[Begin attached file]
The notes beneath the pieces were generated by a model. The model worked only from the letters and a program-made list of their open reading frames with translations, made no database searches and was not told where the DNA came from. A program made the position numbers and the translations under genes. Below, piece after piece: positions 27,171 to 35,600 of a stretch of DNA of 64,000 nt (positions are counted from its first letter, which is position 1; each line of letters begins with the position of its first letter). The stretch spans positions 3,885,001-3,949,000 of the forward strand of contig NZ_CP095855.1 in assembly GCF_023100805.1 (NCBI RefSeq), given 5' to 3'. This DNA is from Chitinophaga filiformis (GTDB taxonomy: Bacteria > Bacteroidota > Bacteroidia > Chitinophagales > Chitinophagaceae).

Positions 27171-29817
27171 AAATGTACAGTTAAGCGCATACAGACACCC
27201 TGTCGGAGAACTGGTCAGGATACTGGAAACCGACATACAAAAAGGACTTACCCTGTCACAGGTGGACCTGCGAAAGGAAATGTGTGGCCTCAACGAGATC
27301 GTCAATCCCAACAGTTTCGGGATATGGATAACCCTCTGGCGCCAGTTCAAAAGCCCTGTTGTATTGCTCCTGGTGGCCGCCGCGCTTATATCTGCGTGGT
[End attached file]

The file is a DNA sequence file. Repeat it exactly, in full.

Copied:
The notes beneath the pieces were generated by a model. The model worked only from the letters and a program-made list of their open reading frames with translations, made no database searches and was not told where the DNA came from. A program made the position numbers and the translations under genes. Below, piece after piece: positions 27,171 to 35,600 of a stretch of DNA of 64,000 nt (positions are counted from its first letter, which is position 1; each line of letters begins with the position of its first letter). The stretch spans positions 3,885,001-3,949,000 of the forward strand of contig NZ_CP095855.1 in assembly GCF_023100805.1 (NCBI RefSeq), given 5' to 3'. This DNA is from Chitinophaga filiformis (GTDB taxonomy: Bacteria > Bacteroidota > Bacteroidia > Chitinophagales > Chitinophagaceae).

Positions 27171-29817
27171 AAATGTACAGTTAAGCGCATACAGACACCC
27201 TGTCGGAGAACTGGTCAGGATACTGGAAACCGACATACAAAAAGGACTTACCCTGTCACAGGTGGACCTGCGAAAGGAAATGTGTGGCCTCAACGAGATC
27301 GTCAATCCCAACAGTTTCGGGATATGGATAACCCTCTGGCGCCAGTTCAAAAGCCCTGTTGTATTGCTCCTGGTGGCCGCCGCGCTTATATCTGCGTGGT